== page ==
The 2018 FIFA World Cup was everything a football fan could ask for and more. At first, defending champions Germany crashed out in the group stages, then Argentina and Spain followed suit in the next round. Then we saw the controversial VAR technology and instant replays change the outcome of games on various occasions. But the biggest surprise of all was Croatia making it to the finals by defeating some of the strongest teams in the tournament. Even though they lost in the final game, they won the hearts of millions of football fans around the world.
The Croatians entered the tournament with the label of underdogs, but left with the title of heroes. Having become an independent country only in 1991, Croatia was a new name in the world cup scene. In the last four world cups, the country had gotten past the group stages only once, and that was two decades ago. So, when they played their first match in the 2018 world cup, no one had much hope for the Croatians. But, when they played their last game against France, over 68 percent of fans around the world were rooting for their victory. Even when the Croatians lost, the world sang songs of their four-week joyride that culminated in a historic performance, filled with grit and resilience. That’s the beauty of underdogs—they never lose. They either win the game itself or they win hearts with their sheer determination and persistence.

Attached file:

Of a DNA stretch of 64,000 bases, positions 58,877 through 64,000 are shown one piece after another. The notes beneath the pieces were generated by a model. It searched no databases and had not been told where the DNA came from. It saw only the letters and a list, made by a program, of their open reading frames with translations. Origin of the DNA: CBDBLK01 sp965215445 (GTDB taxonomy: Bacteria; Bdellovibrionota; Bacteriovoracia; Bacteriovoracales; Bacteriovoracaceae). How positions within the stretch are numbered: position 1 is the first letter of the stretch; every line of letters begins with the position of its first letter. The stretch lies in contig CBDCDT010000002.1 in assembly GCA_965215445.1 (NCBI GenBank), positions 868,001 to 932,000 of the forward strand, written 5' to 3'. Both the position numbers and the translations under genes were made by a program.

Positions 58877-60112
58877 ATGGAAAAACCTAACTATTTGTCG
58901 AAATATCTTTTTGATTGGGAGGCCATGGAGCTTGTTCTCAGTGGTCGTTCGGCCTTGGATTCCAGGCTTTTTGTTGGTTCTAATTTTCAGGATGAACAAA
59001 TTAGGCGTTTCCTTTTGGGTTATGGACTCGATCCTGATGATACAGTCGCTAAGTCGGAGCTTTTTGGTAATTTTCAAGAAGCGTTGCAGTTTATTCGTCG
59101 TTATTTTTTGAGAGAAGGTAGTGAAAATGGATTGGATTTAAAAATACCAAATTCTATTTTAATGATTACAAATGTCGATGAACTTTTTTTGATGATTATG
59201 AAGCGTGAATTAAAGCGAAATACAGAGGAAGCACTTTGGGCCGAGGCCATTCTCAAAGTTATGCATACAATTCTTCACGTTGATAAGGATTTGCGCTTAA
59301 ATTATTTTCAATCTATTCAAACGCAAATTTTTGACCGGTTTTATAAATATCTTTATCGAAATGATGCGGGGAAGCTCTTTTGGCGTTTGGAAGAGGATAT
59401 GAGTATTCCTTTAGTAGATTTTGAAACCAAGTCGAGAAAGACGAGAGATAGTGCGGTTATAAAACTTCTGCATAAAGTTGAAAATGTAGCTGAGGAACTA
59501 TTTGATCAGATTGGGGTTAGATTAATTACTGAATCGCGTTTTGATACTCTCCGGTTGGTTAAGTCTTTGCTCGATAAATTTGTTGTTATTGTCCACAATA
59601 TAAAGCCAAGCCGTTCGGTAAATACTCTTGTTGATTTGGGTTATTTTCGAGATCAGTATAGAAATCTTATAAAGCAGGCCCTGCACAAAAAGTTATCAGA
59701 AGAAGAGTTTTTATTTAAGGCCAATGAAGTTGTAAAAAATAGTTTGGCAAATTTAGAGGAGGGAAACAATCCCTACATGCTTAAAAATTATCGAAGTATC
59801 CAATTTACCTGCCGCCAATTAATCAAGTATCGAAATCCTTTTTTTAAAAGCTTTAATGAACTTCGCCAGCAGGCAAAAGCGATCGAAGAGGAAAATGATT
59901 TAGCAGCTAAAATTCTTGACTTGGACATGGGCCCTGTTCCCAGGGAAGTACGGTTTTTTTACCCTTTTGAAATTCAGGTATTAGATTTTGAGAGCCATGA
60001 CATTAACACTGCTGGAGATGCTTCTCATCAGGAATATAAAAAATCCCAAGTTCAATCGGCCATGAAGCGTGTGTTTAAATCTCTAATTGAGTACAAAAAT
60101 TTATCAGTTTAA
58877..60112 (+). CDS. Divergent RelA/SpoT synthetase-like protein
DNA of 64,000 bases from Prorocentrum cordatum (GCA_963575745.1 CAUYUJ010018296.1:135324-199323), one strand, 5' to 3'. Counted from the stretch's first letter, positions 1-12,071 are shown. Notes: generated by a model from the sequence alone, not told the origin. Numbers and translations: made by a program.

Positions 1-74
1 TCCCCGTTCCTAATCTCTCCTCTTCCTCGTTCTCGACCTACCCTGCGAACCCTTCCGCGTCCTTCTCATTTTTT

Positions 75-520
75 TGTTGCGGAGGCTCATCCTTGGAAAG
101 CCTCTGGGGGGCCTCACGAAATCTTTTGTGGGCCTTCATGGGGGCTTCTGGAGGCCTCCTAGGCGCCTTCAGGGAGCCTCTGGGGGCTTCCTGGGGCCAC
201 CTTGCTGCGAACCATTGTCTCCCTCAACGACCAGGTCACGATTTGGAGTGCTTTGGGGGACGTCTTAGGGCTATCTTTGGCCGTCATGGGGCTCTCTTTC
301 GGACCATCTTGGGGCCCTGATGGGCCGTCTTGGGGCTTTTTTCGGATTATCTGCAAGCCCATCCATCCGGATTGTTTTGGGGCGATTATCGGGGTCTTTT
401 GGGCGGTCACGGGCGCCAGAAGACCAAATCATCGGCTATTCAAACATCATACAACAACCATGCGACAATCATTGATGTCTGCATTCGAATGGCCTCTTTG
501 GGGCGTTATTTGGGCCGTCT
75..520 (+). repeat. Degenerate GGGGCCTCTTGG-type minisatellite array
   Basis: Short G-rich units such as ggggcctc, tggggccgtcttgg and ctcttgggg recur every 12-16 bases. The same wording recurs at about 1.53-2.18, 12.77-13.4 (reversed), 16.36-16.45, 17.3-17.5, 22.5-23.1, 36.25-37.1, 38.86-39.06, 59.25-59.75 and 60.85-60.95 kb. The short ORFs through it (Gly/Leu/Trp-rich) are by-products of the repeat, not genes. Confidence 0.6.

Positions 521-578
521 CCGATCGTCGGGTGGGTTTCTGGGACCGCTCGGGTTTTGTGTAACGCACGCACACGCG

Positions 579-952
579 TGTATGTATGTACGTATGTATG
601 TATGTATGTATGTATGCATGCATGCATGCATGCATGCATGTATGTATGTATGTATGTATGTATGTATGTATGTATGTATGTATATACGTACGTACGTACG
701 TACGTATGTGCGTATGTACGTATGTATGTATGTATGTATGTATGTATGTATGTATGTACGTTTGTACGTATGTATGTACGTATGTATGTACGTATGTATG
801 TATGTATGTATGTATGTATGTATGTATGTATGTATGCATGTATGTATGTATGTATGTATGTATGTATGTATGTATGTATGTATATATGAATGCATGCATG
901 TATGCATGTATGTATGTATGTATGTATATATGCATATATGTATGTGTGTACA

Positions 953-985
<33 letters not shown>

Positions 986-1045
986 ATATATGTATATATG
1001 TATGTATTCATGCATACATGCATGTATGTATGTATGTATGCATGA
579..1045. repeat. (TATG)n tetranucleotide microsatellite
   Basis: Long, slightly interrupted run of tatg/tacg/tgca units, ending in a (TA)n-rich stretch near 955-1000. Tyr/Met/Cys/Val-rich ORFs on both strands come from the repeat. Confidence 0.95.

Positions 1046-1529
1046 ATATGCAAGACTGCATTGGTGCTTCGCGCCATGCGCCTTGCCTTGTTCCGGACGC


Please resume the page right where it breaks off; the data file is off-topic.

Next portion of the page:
An underdog like Croatia reminds me of Rocky Balboa from the Rocky films. A symbol of hope and faith, Rocky is the biggest underdog story ever told in the world of cinema. An amateur boxer, who is mostly invisible to the outside world, dreams of becoming a boxing champion one day. With no coach or money to support his training, Rocky only has his will and perseverance to help him reach his goal. And, when he finally gets a shot at the title, he gives it everything he has. Every time he is knocked down, he gets back up on his feet; every time his body threatens to give up, his mind convinces him to try one more time. That’s what all underdogs do—they keep at it.